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February 05, 2015


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"This short paper provides an empirical examination of the link between law school experiential (or "skills") learning opportunities and JD employment outcomes."

Not really. Just clinics. Skills training is much broader. If the author does not think he can accurately measure all skills training, that's fine, but don't claim that you are in your abstract.

Michael Risch

A good point. I looked up our 509 statement because I was surprised by our low clinic/enrollment ration, which is now higher. I was pretty surprised by how many externships I saw.

Ben Barros

I'd be interested in data on the relationship between externships and employment outcomes. An externship (a) gives the student something to put on the resume, (b) develops the student's skills, (c) exposes the student to a potential employer, and (d) develops the student's network. Clinics do (a) and (b), but not (c) and (d). I think that the pedagogical experience is better with clinics, and that employers should often value clinical experience more than externship experience. I'm not sure, though, that employers in fact value clinical experience as much as perhaps they should.

Jamie Baker Roskie

This is why I think it's a bad idea to focus on clinics as a direct cause of better employment numbers. It's shortsighted, although understandable from a budgetary perspective. But to me, as a former clinician, the real issue is that we are failing to train good lawyers. This creates a crisis in access to justice and client service. That's why clinics are important. As a profession we need to move away from this ridiculous outdated model of "let's try to get all our graduates jobs in prestigious firms." We're so far past that - our graduates are leaving the practice of law altogether (if they even start there) and meanwhile there's a huge crisis out there in terms of clients being able to access services. The discussion needs to be much much broader.

Derek Tokaz

"But I've long believed that hiring is based on market conditions and little else."

I assume by "market conditions" you mean largely the volume or work available. If a firm of 5 people has 10,000 hours of work available, they won't hire anyone new. If they have 12,000 hours of work, they will hire someone new. I suspect this tells most of the story, but not all of it.

You have to consider that the firm has an additional option to hiring a new attorney; it can have its current staff work longer hours. In deciding between hiring a new lawyer or spreading the extra work among current staff, it's entirely likely that the firm will consider the quality of the prospective new hire.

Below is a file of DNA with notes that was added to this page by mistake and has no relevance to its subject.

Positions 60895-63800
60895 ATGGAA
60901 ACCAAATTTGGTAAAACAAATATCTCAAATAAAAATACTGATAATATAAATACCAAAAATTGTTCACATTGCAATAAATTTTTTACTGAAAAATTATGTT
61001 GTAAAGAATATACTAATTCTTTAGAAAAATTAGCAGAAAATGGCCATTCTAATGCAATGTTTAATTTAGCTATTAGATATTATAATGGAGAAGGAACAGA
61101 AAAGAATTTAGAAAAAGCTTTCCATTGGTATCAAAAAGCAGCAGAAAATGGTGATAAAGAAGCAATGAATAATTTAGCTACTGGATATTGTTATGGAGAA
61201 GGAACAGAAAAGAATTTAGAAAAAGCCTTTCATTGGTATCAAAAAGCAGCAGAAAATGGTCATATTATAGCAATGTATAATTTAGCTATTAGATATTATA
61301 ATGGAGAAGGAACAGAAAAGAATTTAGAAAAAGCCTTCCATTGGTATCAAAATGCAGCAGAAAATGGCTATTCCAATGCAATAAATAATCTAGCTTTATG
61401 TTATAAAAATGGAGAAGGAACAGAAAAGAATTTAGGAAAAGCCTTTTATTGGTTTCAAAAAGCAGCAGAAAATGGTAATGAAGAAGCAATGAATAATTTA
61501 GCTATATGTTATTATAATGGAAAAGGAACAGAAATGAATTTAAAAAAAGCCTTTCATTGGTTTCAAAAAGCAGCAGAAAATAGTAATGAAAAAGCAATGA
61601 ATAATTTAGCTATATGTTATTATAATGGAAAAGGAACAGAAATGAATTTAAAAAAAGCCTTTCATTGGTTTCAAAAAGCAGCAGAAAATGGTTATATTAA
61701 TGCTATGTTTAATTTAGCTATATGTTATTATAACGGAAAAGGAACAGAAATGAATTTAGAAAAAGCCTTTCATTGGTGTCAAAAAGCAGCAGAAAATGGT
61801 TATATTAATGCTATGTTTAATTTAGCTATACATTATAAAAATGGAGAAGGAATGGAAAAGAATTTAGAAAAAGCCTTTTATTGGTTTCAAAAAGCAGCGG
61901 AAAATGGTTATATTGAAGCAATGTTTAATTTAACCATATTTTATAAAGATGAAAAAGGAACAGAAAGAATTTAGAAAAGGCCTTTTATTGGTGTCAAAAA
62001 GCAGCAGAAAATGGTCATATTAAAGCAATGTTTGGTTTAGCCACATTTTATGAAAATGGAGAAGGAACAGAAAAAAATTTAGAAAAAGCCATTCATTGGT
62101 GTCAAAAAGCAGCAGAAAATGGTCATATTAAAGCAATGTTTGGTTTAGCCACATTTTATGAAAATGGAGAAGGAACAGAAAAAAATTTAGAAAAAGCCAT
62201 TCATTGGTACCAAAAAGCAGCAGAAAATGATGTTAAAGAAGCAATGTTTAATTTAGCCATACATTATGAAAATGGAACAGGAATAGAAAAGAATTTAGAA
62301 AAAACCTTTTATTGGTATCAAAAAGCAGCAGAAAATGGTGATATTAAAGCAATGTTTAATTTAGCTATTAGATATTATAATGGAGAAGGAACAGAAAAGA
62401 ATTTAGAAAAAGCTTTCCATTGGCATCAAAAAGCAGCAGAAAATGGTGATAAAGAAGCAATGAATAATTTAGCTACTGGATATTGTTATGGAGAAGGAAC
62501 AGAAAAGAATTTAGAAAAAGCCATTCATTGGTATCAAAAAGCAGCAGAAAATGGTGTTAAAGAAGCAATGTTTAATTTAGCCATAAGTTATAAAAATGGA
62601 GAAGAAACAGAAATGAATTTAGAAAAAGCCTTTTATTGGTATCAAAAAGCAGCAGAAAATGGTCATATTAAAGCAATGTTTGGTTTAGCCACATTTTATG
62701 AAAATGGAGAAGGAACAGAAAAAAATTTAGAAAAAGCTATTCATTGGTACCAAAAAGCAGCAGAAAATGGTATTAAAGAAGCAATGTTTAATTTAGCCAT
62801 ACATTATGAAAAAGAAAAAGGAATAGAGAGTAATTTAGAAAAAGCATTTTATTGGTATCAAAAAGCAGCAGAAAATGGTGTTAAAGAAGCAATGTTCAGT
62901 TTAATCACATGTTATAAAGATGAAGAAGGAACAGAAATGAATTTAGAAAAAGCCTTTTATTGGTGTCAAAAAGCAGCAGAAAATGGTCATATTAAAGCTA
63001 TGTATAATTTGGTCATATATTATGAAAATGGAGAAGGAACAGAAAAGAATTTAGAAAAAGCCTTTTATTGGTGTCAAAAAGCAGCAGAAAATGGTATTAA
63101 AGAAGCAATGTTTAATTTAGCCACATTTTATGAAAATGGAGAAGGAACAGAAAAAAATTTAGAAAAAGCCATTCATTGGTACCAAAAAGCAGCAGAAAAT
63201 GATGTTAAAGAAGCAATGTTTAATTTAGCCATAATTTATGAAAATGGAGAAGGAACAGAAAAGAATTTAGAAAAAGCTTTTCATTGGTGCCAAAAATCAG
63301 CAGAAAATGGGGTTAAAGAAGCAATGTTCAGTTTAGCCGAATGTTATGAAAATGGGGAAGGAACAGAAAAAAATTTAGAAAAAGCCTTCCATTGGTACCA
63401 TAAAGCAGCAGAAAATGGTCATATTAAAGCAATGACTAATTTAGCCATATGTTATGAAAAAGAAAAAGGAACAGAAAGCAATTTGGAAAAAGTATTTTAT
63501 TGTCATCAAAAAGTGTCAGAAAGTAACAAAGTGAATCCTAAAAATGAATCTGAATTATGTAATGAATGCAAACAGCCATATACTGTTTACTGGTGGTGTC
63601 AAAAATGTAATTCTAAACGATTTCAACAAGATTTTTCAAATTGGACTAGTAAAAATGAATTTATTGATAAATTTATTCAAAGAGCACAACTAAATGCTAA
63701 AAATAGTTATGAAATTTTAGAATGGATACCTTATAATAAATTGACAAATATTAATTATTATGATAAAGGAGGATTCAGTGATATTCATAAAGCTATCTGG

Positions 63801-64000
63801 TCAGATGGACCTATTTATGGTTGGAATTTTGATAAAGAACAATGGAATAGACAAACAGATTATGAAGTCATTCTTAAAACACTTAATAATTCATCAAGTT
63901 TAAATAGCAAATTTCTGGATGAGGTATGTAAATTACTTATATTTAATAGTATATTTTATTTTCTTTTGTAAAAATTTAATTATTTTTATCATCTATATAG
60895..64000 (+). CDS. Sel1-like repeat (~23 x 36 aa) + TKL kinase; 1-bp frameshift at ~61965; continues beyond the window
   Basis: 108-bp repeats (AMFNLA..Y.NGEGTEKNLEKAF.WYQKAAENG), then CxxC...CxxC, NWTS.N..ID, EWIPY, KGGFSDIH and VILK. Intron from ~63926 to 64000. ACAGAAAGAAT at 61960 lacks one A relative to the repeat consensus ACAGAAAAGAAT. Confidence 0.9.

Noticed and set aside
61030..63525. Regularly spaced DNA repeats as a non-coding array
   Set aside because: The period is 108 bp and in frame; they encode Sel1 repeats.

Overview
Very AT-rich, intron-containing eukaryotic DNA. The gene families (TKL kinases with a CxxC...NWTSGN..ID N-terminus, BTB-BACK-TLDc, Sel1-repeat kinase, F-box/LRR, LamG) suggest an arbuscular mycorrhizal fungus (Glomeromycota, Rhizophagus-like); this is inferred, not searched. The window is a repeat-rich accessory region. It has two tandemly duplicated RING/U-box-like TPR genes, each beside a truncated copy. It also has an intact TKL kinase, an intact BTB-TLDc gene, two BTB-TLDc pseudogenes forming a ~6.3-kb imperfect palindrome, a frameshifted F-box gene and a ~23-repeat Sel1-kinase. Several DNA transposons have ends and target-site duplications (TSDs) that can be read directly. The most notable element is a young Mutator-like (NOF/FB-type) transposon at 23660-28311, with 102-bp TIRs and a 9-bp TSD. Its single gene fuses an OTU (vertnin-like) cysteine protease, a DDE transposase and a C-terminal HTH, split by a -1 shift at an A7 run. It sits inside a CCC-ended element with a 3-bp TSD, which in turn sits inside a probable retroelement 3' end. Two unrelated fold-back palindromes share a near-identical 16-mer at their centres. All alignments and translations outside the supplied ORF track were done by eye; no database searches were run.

If the new hire works 2000 hours, and produces 1500 hours of work the client will pay for, then he might be worth it. In a year or two he'll be up to par efficiency. But, if he works 2000 hours and only produces 800 hours of work the client will pay for, maybe the firm decides he's not worth it (especially true if he is making the other attorneys less efficient as well).

On an industry-wide scale, it also makes sense that as the quality of legal services goes up, the demand for legal services will also rise. There's lots of things people can do without an attorney, like write a will, write a contract, incorporate a business, and represent themselves in small civil suits and minor criminal trials. Of course, they're not likely to do these things very well, but they're making a cost/benefit decision. I might pay $1000 for an excellent lawyer to write a great contract, but I won't pay $1000 for a mediocre lawyer to write a contract that's only marginally better than what I can do on my own. I might not even pay $100 for that service.

Michael Risch

Yes, that's broadly defined - it depends on location, changes in client needs, changes in workload, changes in lateral markets, changes in technology, etc. All exogenous factors in the market.


Just to add to the main post of the post: if there's one school that has an excellent reputation for "practical skills" of various types, its CUNY. And CUNY's employment statistics are about what you would expect from a middle-of-the-pack school in NYC: no worse, but no better either.


There are plenty of schools with practical skills reputations and some have employment stats that significantly exceed their overall rank. Many intertwined variables.


I agree with Jamie Roskie above.

Graduation from an elite law school is of course a benefit to hiring in BigLaw firms, yet, this is not a significant enough slice of the market to merit the attention it gets. The legal academy, top to bottom, is fixated on the wrong ideal.

Moreover, it is not prestige schools that are suffering with declining enrollments, leading to plummeting LSAT/GPA profiles, falling bar pass rates, etc. Elite schools can, if they choose, maintain their isolation from practice and practical aspects of the law, though the law school academy would benefit perhaps from their leadership (think Prosser, Williston, etc.).